The Covid-19 pandemic hit the indie music industry harder than the entertainment industry. When musicians and producers started using social media to keep their gigs going, it wasn’t long before platforms started implementing guardrails.
With the return of concerts, more and more artists are turning to blockchain and crypto to stay ahead of the curve. Non-fungible token (NFT) technology has proven to be a new way for musicians and their fans to connect. NFTs are digital tokens that can be used to authenticate the existence of a digital asset or benefit, such as a limited edition piece of music. These tokens are unique and can create a virtual scarcity.
Despite the recent decline in the NFT market, it remains a powerful tool for independent musicians who don’t have the same access to mainstream platforms like Spotify.
Taking Into Consideration Intellectual Property
As the Covid-19 pandemic continued to affect the music industry, it became apparent that independent artists needed extra revenue streams and a more robust toolkit. It’s important to evaluate the mission of each platform to maximize its value to the artists and their fans.
Creating a relationship between the artist and their fans is an important step to allow them to feel valued and loyal. One of the most critical factors in today’s digital world is copyright protection. The rise of digital platforms like ROCKI allows fans to support their favorite artists by investing in their work. In December 2020, a fan-exclusive song by Guy J was sold off on the platform for a record amount of 40 ETH.
Artists Are Getting Creative
In March, Post Malone launched an NFT that allowed his fans to participate in his World Pong League through a live auction on the platform’s Clubhouse. This was the first time that NFT holders were able to play against the rapper.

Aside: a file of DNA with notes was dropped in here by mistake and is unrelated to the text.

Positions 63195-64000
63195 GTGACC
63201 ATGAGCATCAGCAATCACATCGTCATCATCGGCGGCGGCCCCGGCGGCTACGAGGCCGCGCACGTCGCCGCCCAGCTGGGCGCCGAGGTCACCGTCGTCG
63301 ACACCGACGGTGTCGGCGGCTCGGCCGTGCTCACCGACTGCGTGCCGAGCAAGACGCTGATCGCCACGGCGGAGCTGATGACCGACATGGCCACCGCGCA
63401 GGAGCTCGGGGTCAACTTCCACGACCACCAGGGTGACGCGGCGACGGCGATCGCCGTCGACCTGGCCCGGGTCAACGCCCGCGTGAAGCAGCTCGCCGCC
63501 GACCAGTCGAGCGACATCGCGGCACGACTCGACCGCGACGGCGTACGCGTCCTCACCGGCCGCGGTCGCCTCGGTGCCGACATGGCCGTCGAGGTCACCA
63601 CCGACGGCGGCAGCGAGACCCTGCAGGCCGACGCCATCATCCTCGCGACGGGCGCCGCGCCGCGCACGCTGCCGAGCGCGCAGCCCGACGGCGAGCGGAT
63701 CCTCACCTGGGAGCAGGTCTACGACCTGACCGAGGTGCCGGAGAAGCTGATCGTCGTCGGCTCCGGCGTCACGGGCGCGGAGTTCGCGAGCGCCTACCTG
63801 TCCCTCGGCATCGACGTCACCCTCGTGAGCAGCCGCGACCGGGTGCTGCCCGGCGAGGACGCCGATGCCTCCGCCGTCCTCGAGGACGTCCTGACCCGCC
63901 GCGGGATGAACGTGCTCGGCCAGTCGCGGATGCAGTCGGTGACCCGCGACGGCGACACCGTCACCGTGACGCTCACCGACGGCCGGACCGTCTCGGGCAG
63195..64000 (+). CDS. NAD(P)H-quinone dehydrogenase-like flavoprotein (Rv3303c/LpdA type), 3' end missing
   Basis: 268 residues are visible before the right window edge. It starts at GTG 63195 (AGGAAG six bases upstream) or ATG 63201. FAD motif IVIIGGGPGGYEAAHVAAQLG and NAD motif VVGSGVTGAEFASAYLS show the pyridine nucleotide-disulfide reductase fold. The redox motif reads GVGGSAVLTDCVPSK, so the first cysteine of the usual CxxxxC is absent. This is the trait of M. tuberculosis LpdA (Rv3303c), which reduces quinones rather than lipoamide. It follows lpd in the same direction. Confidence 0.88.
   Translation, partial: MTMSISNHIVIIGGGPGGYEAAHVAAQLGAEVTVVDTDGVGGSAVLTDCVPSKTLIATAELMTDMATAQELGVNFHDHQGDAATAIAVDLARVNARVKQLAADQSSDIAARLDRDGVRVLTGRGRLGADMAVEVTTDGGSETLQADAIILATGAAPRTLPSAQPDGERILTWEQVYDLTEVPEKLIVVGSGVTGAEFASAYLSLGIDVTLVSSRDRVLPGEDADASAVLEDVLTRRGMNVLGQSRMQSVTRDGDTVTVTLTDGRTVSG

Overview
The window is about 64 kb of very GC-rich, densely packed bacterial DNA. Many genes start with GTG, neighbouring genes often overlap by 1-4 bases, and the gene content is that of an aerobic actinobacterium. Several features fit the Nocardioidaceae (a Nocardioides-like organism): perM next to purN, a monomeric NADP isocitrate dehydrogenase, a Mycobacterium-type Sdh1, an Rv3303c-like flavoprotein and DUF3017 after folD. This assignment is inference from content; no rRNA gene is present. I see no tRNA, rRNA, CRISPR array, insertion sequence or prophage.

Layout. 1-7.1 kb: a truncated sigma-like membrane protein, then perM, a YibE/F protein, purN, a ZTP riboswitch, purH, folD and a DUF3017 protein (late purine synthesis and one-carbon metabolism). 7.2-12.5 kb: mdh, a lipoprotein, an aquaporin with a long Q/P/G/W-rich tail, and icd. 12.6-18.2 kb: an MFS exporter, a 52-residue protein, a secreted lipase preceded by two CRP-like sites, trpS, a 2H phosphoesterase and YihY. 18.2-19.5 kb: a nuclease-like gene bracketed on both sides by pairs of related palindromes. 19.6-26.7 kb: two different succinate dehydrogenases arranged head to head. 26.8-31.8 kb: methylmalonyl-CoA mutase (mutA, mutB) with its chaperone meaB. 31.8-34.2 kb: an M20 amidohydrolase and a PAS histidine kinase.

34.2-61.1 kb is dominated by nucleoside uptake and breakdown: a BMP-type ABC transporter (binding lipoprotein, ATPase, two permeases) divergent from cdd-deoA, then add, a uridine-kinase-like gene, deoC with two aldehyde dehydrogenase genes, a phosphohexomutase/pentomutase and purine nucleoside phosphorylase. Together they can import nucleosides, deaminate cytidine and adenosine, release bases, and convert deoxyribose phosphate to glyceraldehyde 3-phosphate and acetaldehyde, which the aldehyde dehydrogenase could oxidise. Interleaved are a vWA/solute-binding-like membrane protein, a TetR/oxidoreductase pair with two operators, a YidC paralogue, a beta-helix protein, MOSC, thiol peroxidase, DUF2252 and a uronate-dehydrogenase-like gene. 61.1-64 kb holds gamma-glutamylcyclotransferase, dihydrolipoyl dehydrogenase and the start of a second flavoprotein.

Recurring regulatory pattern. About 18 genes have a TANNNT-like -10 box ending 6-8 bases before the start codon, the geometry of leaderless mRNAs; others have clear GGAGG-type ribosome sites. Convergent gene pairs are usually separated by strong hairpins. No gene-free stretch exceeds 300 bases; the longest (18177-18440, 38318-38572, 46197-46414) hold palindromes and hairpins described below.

In May, a new collective known as TestaMint was launched with artists such as Billy Morrison, Dave Navarro and Jim Evans. The company claims that it is the first blockchain ecosystem that is more eco-friendly than Ethereum and Bitcoin.
Some artists have also used the NFT craze to fuel their unorthodox ways of supporting their fans. In March, activist Nadezhda Tolokonnikova launched a series of NFTs for the Pussy Riot’s latest music video “Panic Attack” on the Foundation platform. The group also partnered with the platform to create an award for political art.
In April, musician and activist Imogen Heap launched NFTs on OpenSea, which were created during a live jam session on the platform’s app. Through the project, she was able to reduce greenhouse gas emissions by over 20 tons.
Will the Landscape of Music Change?
The influence of NFTs on the music landscape will be altering decades of access-replacing ownership. According to the RIAA, streaming sessions now account for over 80 percent of the music industry’s revenue. However, under the “pro-rata” model, which means that the top one percent of performers receive more money, the vast majority of what’s streamed is music from the bottom one percent.
The emergence of NFTs allows artists to have a fair shot at competing and surviving against the music industry’s most influential artists. It’s time to bridge the gap between the listener and the artist.